Almost every church website administrator (volunteer and paid) and every church communications director I talk to understands it’s important for their church website to rank well in search engines. However, less than 10% of churches do anything to improve their search rankings.
Why the discrepancy?
- “I don’t know how”
- “I don’t have the time”
- “There’s no money for it in the budget”
Ultimately, for a church to improve its search rankings it’s going to have to either:
- A) Direct a paid staff person to devote the time to learn how to do search engine optimization (SEO) and implement the SEO that will improve the church’s search rankings, or
- B) Budget to have a professional church SEO improve the church’s search rankings
Because the senior pastor is usually the person with the most influence over how paid staff spend their time and the church budget…
Most churches will only experience good search rankings if the pastor is on board with SEO.
So, here is some advice about…
How to Communicate the Importance of SEO to Your Pastor
1) Explain the How SEO Is Directly Related to Your Church’s Mission
- Is your church’s mission to share the gospel with unbelievers in your community? 80%-90% of people searching for spiritual answers do at least part of their search online. If your church website can’t be found, they will find their answers elsewhere.
- Is your church’s mission to connect with people who recently moved into your community? People who haven’t been to a church in a while but are feeling nudge to go back to church? Your best chance to help these people find a new spiritual home in your church is by getting your church on the first page of the search results for “church in [your city]”
- Is your church’s mission to serve the poor, mentor youth, help those struggling with addiction, walking with people who have suffered a loss? How are you expecting the people you want to help to find your church? They will be searching online
2) Explain What SEO Is in Plain English
To many people, SEO seems like black magic. Google considers more than 200 factors in its search ranking algorithm. When someone starts spewing SEO terminology like meta tags, alt attributes, on-page optimization, link building, the local 3 pack, content marketing… it can sound like a witch’s spell.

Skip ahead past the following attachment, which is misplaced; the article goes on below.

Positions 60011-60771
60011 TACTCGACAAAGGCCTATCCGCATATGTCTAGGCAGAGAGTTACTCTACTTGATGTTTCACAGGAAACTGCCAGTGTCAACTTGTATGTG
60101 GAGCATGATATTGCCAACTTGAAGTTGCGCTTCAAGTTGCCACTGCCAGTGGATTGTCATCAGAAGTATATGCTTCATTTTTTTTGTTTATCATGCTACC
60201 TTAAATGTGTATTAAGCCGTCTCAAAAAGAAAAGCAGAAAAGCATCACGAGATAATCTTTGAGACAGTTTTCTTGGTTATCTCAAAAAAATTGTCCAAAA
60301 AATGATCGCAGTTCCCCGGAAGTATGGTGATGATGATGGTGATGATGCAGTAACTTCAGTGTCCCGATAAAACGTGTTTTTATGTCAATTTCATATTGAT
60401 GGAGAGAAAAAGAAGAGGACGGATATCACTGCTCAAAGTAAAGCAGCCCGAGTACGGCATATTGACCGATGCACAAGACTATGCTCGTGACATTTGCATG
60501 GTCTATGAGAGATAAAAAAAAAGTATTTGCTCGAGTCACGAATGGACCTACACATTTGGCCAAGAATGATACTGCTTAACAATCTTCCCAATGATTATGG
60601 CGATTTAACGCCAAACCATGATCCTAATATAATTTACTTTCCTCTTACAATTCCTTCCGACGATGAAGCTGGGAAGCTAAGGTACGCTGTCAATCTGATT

Here’s what church SEO is in plain English:
- Reviewing and fixing any problems with the church website that may prevent search engines from being able to read it.
- Optimizing the church website so search engines understand the cities you serve and what kind of a church you are. This way when people search for your kind of church in the cities you serve, the search engines will show a link to your church.
- Setting up local search listings on sites like Google Maps and Bing Maps, so your church is listed there, and the information there is accurate.
- Ongoing monitoring of your church website and search rankings to make sure something bad doesn’t happen to cause your search rankings to drop (or if it does you catch it and fix it quickly.)
- Ongoing efforts to continue to improve search rankings such as blogging and social media.
Answer any questions your pastor may have. If you don’t know the answers, send them to us – we’d be happy to answer any questions. You can also read our in-depth blog series What is SEO?
3) Show a Cost-Benefit Analysis
For some pastors explaining that SEO is mission-critical may be enough: “If this is what we need to do to reach our community, let’s do it!” Others may ask, “How are we going to pay for it?”
I encourage churches to look at SEO as an investment. Church SEO services typically cost between $150 and $500 a month depending on how big a city the church is in and how aggressively the church wants to improve its search rankings. That works out to $1,800 to $6,000 a year.
The median family income in the U.S. is $60,000. If even just one new tithing family comes to your church because they found it through search engines, that would produce more than a 3x return on investment for an inexpensive SEO service, and it would even pay for a more aggressive SEO service.
Aren’t your mission and the people in your community worth that kind of investment?
If you’re proposing to have a staff member do the SEO, you can run similar numbers based on their salary and the amount of time each month they will put towards SEO.
4) Continue the Conversation
Don’t expect your pastor to instantly jump on the SEO bandwagon. Most of the pastors I know are contemplative. They want to think through the details, ask questions, and pray about it. At the end of your initial conversation with your pastor, ask if you can schedule a time to follow up in a couple of weeks so you can answer any questions, discuss any concerns, and talk about next steps.
Don’t be surprised if it takes several conversations over several months. Your pastor may want to see more evidence that SEO works, case studies, or talk with pastors of other churches that have done SEO.
Let us know if there’s anything we can do to help you with these conversations.
If in the end, your church decides it would like our help with church SEO services, we’d love to help. But more importantly, it’s our heart to see every church living out its mission online and reaching the people in its community regardless of how or where they do their SEO.
What questions can we answer for you and your pastor?